By Collin Huguley – Staff Writer, Charlotte Business Journal
“A Charlotte developer is moving forward with a pair of workforce housing projects in Rock Hill after receiving key approvals.
Tartan Residential, a Charlotte-based developer of workforce
and affordable housing, is planning two projects in Rock Hill: Johnston Farms
Apartment Homes and Dunbar Place Apartment Homes. Rezoning requests for both
projects were approved by Rock Hill City Council on Monday evening.
The larger of the two projects is Johnston Farms, which will
be developed on a 24-acre site at the corner of South Anderson and Princeton
roads. It will include five three-story buildings with 120 two- and
three-bedroom units, according to city documents.
Dunbar Place will be developed on a 6.7-acre site on the
corner of South Cherry Road and Constitution Boulevard. It will have commercial
uses as well. On the housing side, the project will include one four-story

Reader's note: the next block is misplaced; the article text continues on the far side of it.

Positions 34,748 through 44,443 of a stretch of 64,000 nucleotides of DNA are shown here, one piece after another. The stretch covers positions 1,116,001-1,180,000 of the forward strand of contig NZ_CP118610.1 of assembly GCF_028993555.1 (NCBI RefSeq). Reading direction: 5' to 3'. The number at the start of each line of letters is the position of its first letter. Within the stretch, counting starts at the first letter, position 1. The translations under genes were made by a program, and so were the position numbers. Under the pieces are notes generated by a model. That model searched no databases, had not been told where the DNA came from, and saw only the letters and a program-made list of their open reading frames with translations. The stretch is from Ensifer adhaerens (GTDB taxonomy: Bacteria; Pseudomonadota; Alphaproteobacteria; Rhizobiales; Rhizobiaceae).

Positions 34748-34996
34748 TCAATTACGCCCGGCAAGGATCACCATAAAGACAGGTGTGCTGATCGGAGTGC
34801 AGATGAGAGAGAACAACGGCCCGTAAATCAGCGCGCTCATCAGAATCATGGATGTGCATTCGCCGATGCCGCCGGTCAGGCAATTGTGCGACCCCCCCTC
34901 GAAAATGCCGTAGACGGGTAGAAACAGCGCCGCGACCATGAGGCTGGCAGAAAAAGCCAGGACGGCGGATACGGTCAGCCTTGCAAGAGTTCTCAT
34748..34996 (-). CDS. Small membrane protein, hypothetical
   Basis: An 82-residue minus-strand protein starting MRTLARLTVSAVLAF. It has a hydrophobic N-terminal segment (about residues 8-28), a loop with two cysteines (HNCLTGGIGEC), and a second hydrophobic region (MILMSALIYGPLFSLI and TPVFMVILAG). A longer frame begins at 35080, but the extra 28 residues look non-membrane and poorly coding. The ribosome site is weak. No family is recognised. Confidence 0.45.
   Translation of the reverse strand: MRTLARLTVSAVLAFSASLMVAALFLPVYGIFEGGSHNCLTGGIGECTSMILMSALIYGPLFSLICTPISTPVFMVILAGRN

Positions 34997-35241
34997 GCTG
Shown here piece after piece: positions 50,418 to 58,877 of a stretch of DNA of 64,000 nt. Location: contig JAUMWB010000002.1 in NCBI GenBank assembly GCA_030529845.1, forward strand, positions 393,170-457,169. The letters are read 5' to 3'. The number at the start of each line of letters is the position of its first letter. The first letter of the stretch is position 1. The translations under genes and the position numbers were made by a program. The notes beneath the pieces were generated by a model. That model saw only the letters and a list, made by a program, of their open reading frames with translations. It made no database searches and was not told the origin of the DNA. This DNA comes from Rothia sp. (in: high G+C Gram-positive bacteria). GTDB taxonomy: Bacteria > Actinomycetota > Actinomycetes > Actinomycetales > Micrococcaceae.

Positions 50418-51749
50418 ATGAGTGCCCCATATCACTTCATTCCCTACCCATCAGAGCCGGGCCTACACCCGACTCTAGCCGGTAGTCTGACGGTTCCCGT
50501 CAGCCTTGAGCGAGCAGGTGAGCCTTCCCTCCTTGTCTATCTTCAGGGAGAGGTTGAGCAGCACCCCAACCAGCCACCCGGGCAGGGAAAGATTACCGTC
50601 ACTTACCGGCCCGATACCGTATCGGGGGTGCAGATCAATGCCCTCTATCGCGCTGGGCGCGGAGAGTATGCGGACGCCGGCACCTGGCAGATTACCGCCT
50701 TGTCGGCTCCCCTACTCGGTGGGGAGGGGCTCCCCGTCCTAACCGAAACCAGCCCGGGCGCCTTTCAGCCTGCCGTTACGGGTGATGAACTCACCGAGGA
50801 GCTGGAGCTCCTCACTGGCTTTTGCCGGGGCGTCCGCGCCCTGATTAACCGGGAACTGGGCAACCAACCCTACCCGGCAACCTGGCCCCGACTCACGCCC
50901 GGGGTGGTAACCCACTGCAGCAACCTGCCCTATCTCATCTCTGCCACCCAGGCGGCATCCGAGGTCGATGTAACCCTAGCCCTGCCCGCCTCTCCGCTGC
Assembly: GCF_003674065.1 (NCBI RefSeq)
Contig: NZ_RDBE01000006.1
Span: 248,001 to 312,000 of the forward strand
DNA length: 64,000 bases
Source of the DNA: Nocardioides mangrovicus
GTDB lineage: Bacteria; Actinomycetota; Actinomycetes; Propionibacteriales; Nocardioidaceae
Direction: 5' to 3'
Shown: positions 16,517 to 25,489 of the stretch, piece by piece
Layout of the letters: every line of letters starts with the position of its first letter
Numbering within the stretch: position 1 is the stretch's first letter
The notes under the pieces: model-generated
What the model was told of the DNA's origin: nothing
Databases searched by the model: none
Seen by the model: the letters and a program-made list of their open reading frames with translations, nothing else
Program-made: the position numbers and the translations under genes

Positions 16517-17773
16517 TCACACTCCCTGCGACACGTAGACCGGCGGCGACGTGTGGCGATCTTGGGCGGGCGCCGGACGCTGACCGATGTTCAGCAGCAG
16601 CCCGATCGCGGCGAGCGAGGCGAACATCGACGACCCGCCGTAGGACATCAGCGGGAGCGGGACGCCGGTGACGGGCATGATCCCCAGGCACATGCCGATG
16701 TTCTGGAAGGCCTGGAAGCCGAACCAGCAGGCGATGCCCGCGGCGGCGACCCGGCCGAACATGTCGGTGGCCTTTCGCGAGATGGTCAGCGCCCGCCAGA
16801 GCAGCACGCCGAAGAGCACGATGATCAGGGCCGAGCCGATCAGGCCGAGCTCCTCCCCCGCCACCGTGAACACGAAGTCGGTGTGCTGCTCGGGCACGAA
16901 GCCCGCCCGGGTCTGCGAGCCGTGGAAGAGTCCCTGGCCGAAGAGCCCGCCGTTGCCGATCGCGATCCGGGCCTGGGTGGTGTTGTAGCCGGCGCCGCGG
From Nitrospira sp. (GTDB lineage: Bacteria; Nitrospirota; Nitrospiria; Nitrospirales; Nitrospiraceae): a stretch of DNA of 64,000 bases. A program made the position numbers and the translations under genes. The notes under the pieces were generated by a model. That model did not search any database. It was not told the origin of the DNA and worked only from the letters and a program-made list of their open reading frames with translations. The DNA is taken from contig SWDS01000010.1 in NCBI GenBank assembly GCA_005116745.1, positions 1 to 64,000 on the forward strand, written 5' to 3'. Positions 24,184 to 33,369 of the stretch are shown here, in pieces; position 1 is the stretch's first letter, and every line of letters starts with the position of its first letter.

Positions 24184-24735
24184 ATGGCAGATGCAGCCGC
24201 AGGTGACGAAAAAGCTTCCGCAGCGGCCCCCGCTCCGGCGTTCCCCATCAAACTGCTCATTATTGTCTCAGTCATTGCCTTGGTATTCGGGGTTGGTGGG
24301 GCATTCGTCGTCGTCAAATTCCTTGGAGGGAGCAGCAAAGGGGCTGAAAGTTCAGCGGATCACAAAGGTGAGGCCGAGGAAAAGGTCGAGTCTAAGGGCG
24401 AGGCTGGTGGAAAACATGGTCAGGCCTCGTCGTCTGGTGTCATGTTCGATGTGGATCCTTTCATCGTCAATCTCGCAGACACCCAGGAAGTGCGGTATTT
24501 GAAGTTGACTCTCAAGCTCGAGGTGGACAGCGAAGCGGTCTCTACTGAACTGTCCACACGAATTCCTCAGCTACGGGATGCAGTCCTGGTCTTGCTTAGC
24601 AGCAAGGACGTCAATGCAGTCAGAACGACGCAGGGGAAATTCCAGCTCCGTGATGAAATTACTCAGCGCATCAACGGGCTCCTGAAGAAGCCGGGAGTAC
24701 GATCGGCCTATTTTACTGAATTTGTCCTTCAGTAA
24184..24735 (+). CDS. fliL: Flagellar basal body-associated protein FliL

building with 100 two-bedroom apartments, documents say.
The Dunbar Place site also includes an existing
16,000-square-foot building that was formerly used by American Legion. That
building will be redeveloped, with about half of it being occupied by J.M. Cope
Construction for its headquarters. The remainder of the building will be taken
by a restaurant or retail use.
Tartan’s Jeff Carroll told the Charlotte Business Journal
that he hopes to close on acquisition of the properties and begin construction
on the projects in early 2021.
There are two possibilities for financing the projects,
documents say. The projects will be funded by either tax-exempt bonds or
opportunity zone financing.
If tax-exempt bonds are used, Tartan proposes rent and
income restrictions between 30% and 80% of area median income, with a
property-wide average of 60%. If opportunity zone financing is used, there will
be rent and income restrictions between 50% and 100% of AMI, with an average of
Both housing projects will also include a workforce-training
incentive program to help residents earn down payment assistance on future
homes. Residents who complete fields of study at a local community college,
technical school or university will qualify for assistance on a newly
Documents say the program will provide a maximum of $10,000 per unit in assistance for up to 18 residents per year at Johnston Farms and a maximum of $10,000 per unit in assistance for up to 15 residents per year at Dunbar Place.”